What do you do when you feel this fatigue setting in? Do you continue to play through it?

Quote
Tension was mentioned by many of you. Yes, I have a general problem with tension. Not only the hands and arms, but even the neck and the muscles of my face. Seems to be a bad habit that is very difficult to get rid of.


I struggle if I have to span long gaps with my middle (2 - 3 - 4) fingers. And when playing a (broken) chord spanning an octave I'm not able to bend the 1st and 5th finger.

I do not believe that I have RSI as I don't feel any pain unless I have to stretch octave intervals.


Some years back I'm sure that I had some form of RSI. The main cause was due to extended sections with a stretched position. I had way too much tension and the repeated playing of these sections eventually caused injury. An example of one of the sections I was playing is Brahms 116 no 3 (middle section).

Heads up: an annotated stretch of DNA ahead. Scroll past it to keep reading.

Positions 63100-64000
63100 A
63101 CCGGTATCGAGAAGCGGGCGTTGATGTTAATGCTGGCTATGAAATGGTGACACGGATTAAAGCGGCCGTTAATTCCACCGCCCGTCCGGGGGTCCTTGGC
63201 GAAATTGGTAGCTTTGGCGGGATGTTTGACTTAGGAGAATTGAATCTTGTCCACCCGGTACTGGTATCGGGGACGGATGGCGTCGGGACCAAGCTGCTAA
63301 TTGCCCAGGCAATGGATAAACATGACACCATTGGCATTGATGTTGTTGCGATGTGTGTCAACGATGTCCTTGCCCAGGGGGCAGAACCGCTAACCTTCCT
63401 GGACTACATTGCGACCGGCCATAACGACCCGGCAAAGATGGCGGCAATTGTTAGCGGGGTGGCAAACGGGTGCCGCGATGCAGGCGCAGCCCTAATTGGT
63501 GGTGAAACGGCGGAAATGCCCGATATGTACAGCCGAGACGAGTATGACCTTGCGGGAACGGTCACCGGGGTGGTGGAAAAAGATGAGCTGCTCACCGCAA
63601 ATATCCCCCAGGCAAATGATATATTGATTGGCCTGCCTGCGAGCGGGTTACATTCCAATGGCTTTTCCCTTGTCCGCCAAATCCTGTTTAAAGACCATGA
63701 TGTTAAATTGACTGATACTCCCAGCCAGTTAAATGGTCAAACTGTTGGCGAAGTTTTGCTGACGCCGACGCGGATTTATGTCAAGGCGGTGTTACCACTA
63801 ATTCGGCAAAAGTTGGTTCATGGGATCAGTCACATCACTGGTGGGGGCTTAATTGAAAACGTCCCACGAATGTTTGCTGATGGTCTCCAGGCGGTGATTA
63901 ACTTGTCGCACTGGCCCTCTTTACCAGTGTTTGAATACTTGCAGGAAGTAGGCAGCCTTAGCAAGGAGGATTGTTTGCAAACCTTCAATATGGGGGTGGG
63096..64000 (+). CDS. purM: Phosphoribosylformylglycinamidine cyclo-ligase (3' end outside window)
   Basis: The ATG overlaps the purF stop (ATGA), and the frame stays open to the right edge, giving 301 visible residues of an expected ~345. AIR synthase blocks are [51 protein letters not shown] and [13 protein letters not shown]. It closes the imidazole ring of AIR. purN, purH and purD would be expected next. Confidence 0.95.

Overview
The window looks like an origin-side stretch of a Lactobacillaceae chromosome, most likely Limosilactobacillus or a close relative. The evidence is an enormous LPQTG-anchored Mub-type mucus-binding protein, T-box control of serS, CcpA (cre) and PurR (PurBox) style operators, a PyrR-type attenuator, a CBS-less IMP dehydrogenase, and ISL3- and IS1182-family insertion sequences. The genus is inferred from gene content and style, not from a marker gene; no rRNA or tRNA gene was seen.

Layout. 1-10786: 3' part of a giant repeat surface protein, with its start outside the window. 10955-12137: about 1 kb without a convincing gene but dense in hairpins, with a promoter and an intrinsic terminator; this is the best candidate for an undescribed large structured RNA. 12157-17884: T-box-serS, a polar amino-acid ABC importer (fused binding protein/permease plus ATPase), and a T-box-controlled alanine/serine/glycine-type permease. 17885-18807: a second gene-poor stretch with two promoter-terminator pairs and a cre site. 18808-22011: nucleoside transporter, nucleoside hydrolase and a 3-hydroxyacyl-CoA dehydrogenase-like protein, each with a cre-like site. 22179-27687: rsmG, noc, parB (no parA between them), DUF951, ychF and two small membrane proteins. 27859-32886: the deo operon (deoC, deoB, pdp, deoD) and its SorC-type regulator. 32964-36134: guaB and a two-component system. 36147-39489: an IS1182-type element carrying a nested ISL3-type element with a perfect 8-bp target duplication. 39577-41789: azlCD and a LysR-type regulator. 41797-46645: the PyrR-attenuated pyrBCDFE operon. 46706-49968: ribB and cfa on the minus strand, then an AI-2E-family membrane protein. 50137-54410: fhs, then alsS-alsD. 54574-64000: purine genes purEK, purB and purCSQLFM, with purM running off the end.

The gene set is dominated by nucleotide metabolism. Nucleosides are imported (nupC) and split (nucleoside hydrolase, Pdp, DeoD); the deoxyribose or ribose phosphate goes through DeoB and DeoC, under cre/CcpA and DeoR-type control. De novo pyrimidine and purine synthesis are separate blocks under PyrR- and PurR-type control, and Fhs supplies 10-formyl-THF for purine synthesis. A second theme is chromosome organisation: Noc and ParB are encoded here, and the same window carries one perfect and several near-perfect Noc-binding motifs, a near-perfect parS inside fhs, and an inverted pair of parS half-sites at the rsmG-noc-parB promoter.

I can't say it's the same issue you are having but the tension during octaves and chords sounds very familiar.

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After reading the last posts I realize that I can't rule out that I have some form of RSI. How bad is this actually? Is there any treatment? Anything I can do myself?